This morning Matt and I were reading while we ate our eggs and toast. I started laughing.

Matt: What are you laughing at?

Brenna: The Bible.

Matt: Brenna, you are not allowed to laugh at the Bible.

Here’s what I was reading:

“Now while [Zechariah] was serving as priest before God when his division was on duty, according to the custom of the priesthood, he was chosen by lot to enter the temple of the Lord and burn incense. And the whole multitude of the people were praying outside at the hour of incense. And there appeared to him an angel of the Lord standing on the right side of the altar of incense. And Zechariah was troubled when he saw him, and fear fell upon him. But the angel said to him, “Do not be afraid, Zechariah, for your prayer has been heard, and your wife Elizabeth will bear you a son, and you shall call his name John. And you will have joy and gladness, and many will rejoice at his birth, for he will be great before the Lord. And he must not drink wine or strong drink, and he will be filled with the Holy Spirit, even from his mother’s womb. And he will turn many of the children of Israel to the Lord their God, and he will go before him in the spirit and power of Elijah, to turn the hearts of the fathers to the children, and the disobedient to the wisdom of the just, to make ready for the Lord a people prepared.”

And Zechariah said to the angel, ‘How shall I know this? For I am an old man, and my wife is advanced in years.’”

How shall you know this? How shall you know this? I’ll tell you how. Because an angel just popped out of thin air and told you so. You’re an old man and your wife is advanced in years? Is that really the most startling part of this whole encounter? The fact that your wife is going to have a baby when she’s old?

I know that for someone who is unconvinced by Scripture, this is probably reads like either interesting story or ridiculous fairy tale or something else entirely, depending on your perspective. But even putting truth or fiction aside, I very much love the humanity of this account. Here is Zechariah, the priest, entering this holy place where he is expecting to have a powerful encounter with God. As he has done his whole life, he is offering up the prayers of his people along with his own most fervent prayer, that God would give him a son. But even this righteous man of God does not truly believe. The miraculous appearance of an angel is not enough to convince this priest that God is the God that Zechariah had always hoped he would be.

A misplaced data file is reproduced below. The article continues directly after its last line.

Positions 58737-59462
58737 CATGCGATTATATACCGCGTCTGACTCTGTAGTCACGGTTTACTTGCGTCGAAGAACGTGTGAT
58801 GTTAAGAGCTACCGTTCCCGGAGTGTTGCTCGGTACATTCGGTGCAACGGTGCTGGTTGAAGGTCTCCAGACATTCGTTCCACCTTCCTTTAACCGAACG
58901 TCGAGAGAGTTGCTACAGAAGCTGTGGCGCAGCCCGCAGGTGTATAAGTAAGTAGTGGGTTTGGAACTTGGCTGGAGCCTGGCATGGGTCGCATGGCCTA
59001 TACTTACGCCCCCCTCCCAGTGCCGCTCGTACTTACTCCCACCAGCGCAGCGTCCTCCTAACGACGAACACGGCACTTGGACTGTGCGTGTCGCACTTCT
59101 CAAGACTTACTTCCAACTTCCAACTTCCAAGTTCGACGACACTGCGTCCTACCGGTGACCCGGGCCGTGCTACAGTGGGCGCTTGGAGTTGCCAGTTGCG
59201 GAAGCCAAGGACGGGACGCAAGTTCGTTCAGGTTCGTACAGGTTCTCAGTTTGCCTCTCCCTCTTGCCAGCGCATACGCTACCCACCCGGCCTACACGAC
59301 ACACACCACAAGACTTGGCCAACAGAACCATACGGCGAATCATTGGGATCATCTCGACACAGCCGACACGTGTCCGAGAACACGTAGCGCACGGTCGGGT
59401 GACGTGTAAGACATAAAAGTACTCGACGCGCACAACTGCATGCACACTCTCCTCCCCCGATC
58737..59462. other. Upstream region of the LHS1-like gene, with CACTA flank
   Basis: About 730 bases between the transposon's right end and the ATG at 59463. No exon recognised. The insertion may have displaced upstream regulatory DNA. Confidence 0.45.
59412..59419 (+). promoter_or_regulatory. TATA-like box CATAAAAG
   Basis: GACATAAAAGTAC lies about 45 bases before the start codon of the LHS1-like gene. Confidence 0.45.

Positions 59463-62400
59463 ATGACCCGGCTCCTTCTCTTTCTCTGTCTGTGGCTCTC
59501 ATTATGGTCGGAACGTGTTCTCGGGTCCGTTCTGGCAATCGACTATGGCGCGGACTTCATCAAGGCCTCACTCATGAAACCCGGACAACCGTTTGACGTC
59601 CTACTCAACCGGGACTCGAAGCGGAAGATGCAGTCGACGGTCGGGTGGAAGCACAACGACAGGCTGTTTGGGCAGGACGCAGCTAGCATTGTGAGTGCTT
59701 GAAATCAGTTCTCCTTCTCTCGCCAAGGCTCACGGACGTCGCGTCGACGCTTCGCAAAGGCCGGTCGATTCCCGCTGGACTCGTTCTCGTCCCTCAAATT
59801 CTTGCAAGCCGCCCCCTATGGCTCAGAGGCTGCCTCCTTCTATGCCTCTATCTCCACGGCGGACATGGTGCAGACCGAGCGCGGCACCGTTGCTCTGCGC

I’m grateful that at this point, at the point when the priest’s faith is tested and found wanting, that the angel’s response is not, “Well, you would’ve known when the baby showed up nine months from now, but never mind. I’ve decided to instead strike you dead because of your lack of faith.”

No, the angel’s response is, “I am Gabriel, who stands in the presence of God, and I was sent to speak to you and to bring you this good news. And behold, you will be silent and unable to speak until the day that these things take place, because you did not believe my words, which will be fulfilled in their time.”

In the end it doesn’t come down to Zechariah’s righteousness. Even this man who “walked blamelessly in all the commandments and statutes of the Lord” didn’t have his act together enough to truly believe. The thing that ultimately matters is the truth of the message, not the actions of the ones who receive it.

How shall you know this? Because it will happen.

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Fresh Choices

02 Oct 2011

There are probably ten restaurants in a 3 mile radius of our apartment where we could plunk down $20 in cash and get a plate full of goodness cooked by the little old couple who owns the place and served to us by their cousin or niece or grandson. Pho, ramen, kebabs, bibimbap, tacos, it’s all there.

Last night Matt and I ate dinner at Fresh Choice.

I hadn’t eaten at a Fresh Choice in probably ten years, but walking in those doors and seeing the two salad bar lanes filled me with deep nostalgia. Fresh Choice was our family’s go-to restaurant when I was little. We ate there for nearly every birthday, every last day of school celebration, every extended family get together, even several holidays (okay, maybe just one Easter, but still).

I was pleased to see that nothing about Fresh Choice has changed in the last ten years. They had the same salad toppings, the same pizza and muffin bar, the same tiled walls, the same giant vegetable prints hanging above the same green booths. I eagerly explained to Matt the best strategy for navigating the restaurant. “Pile on the salad toppings because you won’t go back through that part. Then go to soups. You can go set that down and I’ll get your water.” I’m usually intimidated by anyplace that has a “system”, but I navigated Fresh Choice like an old pro.

I can see why my parents picked it as the family spot. It’s cheap, marginally healthy, and chaotic enough that our parents could let us roam free. And roam free we did.